It seems to me that if I give my grandparents a booklet with rules and instructions, I should also give them a salary. In addition, by setting the rules for my parents, I partially try to mend their relationship with the grandchildren. I do not want to do this. I want them to figure out for themselves how they get along and what they enjoy doing together. This relationship is precious – because let’s face it, who knows how long it will be available to them?

Part of being a parent is welcoming other people into the lives of your children who are not you, and knowing that their lives will be brighter and better because of this.

If the grandparents are not in the picture, look for other grandparents.

If grandparents or other older relatives are not around for any reason, there are still ways to help your child experience the benefits of having a grandparent in their life.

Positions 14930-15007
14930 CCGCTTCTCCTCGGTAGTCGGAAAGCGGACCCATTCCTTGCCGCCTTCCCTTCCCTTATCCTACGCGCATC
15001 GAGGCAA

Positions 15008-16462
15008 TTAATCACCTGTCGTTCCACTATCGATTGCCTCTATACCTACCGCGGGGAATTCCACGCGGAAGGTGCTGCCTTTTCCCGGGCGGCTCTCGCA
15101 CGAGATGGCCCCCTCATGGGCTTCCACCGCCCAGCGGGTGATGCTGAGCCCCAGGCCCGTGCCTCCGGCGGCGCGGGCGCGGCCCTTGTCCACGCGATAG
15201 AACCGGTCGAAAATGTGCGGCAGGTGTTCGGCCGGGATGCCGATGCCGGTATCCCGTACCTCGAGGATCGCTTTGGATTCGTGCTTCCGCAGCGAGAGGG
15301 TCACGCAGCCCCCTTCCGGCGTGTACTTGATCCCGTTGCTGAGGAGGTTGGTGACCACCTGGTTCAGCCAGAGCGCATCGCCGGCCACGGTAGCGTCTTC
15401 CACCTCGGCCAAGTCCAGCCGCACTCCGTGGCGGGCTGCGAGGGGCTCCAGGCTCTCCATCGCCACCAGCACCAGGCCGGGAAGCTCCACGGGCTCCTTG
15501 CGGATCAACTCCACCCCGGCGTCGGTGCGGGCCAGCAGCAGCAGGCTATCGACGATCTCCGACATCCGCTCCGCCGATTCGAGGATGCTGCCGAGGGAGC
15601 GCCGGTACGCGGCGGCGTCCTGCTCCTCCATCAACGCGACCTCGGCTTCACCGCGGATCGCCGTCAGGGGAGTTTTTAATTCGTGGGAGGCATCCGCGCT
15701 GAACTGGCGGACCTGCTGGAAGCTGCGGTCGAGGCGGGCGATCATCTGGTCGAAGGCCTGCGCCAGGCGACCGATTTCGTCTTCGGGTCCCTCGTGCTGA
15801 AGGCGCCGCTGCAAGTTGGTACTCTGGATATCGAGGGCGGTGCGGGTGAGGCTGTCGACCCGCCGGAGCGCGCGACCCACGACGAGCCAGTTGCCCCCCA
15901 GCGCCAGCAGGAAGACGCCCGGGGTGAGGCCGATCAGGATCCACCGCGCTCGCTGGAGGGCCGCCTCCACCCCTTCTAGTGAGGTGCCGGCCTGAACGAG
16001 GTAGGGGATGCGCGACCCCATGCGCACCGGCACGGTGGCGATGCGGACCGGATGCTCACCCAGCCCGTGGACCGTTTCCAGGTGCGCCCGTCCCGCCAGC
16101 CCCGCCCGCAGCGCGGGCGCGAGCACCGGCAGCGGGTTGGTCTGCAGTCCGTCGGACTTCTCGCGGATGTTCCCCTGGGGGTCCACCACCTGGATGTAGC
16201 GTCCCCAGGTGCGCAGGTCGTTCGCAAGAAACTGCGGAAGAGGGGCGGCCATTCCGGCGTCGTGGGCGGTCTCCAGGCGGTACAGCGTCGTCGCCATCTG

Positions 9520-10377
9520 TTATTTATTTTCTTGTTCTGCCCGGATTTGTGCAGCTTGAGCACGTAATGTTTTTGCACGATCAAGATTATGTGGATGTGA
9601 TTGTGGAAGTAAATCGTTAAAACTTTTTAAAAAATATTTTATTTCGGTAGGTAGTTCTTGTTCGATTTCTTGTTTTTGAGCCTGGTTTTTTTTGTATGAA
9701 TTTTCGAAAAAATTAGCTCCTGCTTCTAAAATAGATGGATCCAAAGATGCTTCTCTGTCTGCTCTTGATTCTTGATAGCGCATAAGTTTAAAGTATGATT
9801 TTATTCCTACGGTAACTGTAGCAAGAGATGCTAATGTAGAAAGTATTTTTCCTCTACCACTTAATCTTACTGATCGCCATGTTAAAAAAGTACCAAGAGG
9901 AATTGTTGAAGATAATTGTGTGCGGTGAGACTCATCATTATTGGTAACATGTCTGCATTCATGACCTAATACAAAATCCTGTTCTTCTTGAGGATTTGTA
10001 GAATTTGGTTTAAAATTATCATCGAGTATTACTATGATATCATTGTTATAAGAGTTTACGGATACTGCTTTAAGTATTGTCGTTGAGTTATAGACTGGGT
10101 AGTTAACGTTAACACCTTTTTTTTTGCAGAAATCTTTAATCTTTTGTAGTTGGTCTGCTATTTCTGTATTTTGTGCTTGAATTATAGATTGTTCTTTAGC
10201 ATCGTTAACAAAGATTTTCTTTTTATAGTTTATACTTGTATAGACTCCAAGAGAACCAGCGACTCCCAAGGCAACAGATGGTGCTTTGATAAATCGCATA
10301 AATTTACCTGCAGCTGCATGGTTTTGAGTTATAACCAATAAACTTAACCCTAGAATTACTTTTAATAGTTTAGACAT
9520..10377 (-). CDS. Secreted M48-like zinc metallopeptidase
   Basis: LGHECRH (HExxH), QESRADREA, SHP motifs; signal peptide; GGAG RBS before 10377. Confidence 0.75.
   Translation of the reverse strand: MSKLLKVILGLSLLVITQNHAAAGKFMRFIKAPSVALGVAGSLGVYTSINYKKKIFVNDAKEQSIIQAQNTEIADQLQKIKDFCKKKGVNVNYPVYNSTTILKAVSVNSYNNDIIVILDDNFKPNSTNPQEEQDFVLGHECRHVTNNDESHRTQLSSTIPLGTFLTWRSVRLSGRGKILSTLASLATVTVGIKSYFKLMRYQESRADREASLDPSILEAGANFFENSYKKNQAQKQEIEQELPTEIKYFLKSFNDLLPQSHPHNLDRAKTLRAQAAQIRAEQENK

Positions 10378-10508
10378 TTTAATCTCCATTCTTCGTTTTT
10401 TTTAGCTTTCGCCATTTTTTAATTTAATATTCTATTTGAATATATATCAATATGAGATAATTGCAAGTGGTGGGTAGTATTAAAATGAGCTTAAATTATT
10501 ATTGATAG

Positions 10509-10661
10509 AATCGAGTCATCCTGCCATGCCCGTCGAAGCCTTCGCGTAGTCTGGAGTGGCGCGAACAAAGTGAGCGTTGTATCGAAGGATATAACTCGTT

Programs of all kinds are emerging that help spark intergenerational relationships – for example, a wonderful organization called Gma Village connects low-income parents in need of childcare support with a group of trained grandmothers to care for their children. In Seattle, a preschool exists in a nursing home . Where I live in Los Angeles, there is a program called Sage and Seekers, in which high school students talk to older people about the lessons they have learned in life.

It is also important to demonstrate kindness and compassion towards older people, primarily as part of a good person, but also to show your children that they are not weird or intimidating. If your preschooler notes that the woman sitting in the park is “old,” you might answer something like, “She must know so much about the world! Why don’t we go and say hello and talk to her? “

These connections have a lot to offer to members of every generation, so find them, nurture them, and celebrate them while you still have a chance.